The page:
What's sex got to do with suicide?

A researcher says cultural expectations influence whether men or women are more likely to kill themselves

Published August 13, 2010 10:40PM (EDT)

On this glorious Friday, at the end of yet another work week, I wish I could reward you with news about a major feminist triumph -- or, in the very least, hula hooping puppies. Instead, I'm going to risk killing your T.G.I.F. buzz by asking you to read about -- put on your serious faces, now -- suicide. Look, I don't make the news, I just report it, and new findings on how suicide is culturally scripted by gender are truly fascinating, so just bear with me.

It's generally accepted as fact that despite women engaging in more suicidal behavior, men are far more likely to actually succeed in killing themselves. That is certainly true in the United States, but according to researcher Silvia S. Canetto, that isn't the case across all cultures. The Colorado State University professor presented research at the Annual Convention of the American Psychological Association on Thursday finding that the sex-suicide relationship is correlated with gendered expectations. In the U.S., where men are more likely to commit suicide, it is considered an unfeminine behavior, she said. On the other hand, explains LiveScience:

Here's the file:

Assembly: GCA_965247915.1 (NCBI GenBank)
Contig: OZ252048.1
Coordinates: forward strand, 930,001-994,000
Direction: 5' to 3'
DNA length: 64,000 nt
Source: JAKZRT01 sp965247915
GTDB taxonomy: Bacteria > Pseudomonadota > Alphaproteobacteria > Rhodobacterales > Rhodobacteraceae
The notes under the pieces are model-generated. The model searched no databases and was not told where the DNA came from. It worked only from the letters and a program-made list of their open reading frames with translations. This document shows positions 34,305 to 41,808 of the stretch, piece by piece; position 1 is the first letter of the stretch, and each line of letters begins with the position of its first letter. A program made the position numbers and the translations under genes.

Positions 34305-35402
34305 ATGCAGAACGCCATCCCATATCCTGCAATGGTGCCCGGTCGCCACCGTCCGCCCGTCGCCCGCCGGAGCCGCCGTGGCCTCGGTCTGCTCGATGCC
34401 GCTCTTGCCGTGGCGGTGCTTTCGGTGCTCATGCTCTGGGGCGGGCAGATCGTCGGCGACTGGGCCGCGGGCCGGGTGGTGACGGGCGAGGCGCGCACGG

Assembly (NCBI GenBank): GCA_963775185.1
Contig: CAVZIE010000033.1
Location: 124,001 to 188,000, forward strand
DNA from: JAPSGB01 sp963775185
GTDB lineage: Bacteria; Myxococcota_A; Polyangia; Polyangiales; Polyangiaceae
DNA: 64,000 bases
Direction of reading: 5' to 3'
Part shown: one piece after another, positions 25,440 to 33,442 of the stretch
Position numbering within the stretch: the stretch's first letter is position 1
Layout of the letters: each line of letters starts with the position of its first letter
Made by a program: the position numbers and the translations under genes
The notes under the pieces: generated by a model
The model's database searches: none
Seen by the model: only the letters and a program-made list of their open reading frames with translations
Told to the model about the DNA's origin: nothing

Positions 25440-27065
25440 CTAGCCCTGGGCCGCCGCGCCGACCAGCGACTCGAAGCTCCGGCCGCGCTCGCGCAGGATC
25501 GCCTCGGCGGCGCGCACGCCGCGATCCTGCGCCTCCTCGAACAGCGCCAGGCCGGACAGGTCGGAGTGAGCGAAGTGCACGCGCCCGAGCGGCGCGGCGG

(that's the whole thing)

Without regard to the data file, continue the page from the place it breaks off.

Among the Aguaruna of the Peruvian Amazon, where women have a high rate of suicide death, suicide is considered a feminine behavior and a sign of weakness and the inability to control strong emotions. So when a man kills himself he is considered to have acted in a womanly fashion, researchers have found.

Canetto puts it like so: "In [some] countries, the dominant view is that 'successful, completed' suicide is the masculine way to do suicide. In the U.S., women who kill themselves are considered more deviant than men. By contrast, in other cultures, killing oneself is considered feminine behavior (and is more common in women)." The causation here isn't clear, and it's certainly perplexing to think that cultural norms could hold such strong sway on a behavior that is, well, profoundly anti-social. It certainly calls for more research, but Canetto's conclusion is an interesting one:"Everywhere, suicidal behavior is culturally scripted. Women and men adopt the self-destructive behaviors that are expected of them within their cultures."

Now, as for those hula hooping puppies: this is the best I could find.

By Tracy Clark-Flory

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Broadsheet Gender Gender Roles Love And Sex Suicide